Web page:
What happened in America on 11 September 2001 changed the course of history.

The attack unfolded on New York‘s skyline when two airliners flew into the World Trade Center.

Nearly 3,000 people lost their lives in a day that became known as 9/11.

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Then-president George W Bush declared the “War on Terror”.

Standing shoulder to shoulder with the UK’s great ally, Prime Minister Tony Blair gave Britain’s unflinching support to fight the new threat of international terrorism.

In 2001, America – supported by Britain – invaded Afghanistan to root out those responsible.

They toppled the Taliban government, who were protecting Osama Bin Laden and sought to rid the country of al Qaeda.

Bin Laden escaped to Pakistan, but by 2002 – after less than a year in the country – America declared Afghanistan free of al Qaeda.

But the strategic goalposts moved and President Bush called for the reconstruction of the country.

“It was never going to be a military solution in Afghanistan,” said Sir William Patey, the British Ambassador to Afghanistan from 2010 to 2012.

“There was always going to have to be a political solution, so in many ways, the troops were let down by the politicians.”

He said troops “did what was asked of them” and “created the environment in which the Afghans had an opportunity to build a better country”.

By this point the Taliban was reorganising – their leader Mullah Omar launching an insurgency – and so followed years of bloody war.

By the time British troops deployed to Helmand Province in 2006, political attention and military efforts had been diverted to Iraq.

It was considered Afghanistan’s most dangerous region and the British Army found themselves exposed.

The Taliban were now using Improvised Explosive Devices, known as IEDs.

These homemade bombs were cheap to make and concealed in the ground in their thousands, making patrols deadly and dangerous.

As they grew in sophistication, they could take out entire vehicles and be detonated remotely.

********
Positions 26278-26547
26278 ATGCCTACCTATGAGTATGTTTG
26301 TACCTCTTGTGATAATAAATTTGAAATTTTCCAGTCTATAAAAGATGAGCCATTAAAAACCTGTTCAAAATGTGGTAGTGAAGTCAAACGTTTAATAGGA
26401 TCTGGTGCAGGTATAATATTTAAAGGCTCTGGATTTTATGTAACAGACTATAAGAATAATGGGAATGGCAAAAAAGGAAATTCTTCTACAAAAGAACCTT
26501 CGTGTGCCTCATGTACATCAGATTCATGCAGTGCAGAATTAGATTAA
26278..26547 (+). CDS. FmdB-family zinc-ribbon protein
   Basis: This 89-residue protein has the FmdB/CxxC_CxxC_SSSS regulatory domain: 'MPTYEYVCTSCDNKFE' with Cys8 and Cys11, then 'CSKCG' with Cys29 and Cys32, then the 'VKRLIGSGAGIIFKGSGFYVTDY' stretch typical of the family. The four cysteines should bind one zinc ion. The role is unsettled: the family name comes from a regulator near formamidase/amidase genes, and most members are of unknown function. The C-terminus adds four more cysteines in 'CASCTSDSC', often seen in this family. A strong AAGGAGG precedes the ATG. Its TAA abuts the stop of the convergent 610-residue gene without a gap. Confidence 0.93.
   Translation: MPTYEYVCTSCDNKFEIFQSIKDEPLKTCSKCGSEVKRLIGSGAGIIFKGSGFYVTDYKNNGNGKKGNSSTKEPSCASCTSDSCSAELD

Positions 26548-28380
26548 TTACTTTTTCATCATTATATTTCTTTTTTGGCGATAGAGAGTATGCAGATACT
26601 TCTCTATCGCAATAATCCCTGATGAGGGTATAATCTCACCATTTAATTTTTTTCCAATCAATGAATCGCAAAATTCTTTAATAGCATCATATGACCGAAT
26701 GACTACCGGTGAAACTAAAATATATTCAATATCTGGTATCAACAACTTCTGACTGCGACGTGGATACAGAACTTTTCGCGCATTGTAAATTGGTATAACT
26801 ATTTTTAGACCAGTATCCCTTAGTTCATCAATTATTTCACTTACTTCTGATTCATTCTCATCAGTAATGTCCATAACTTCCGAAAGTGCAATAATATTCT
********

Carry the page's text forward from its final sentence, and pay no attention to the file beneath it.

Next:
Without enough air support, ballistic clothing and poorly armoured vehicles, British soldiers suffered catastrophic injury and loss of life.

Snatch Land Rovers become known as mobile coffins.

It was a Nimrod spy plane crash in 2006 that saw the single most fatalities – all 14 British service personnel onboard were killed.

A report later blamed senior military figures for sacrificing safety over saving money.

Lieutenant-Colonel Richard Williams, a former Commanding Officer of 22 SAS Regiment, said: “I think a lot of effort, courage, lives, limbs were expended for an outcome that is, in every way short of what we intended when people entered in 2001.

“It’s very hard to judge if any of our sacrifices today were worth it given that outcome.”

No one suffered more than Afghan civilians – more than 47,000 have died in the conflict since 2001.

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Repatriation ceremonies to the UK raised awareness of the cost back home.

The public all too regularly lining the streets of Royal Wooten Basset to shed tears and pay their respects.

That Wiltshire town became synonymous with young dead soldiers.

Those Helmand towns where they fought – Sangin, Musa Qala, Lashkar Gah – became common parlance among parents who were waiting for their children to come home.

In total, 457 British personnel lost their lives in Afghanistan.

As the number of grieving families grew, support for the long war in Afghanistan began to wane.

British soldiers also came home with life-changing injuries – amputees in their hundreds.

But it wasn’t just the physical cost of war – 17% of those who had combat roles suffered symptoms of post-traumatic stress.

At its peak, 150,000 NATO troops were in Afghanistan.

When coalition fighting ended in 2014, just 13,000 remained, supporting the Afghan National Security Forces to go it on their own.

As that support withdrew, after 20 years of war, lost lives and lost limbs, the Taliban took the country back in just 10 days.

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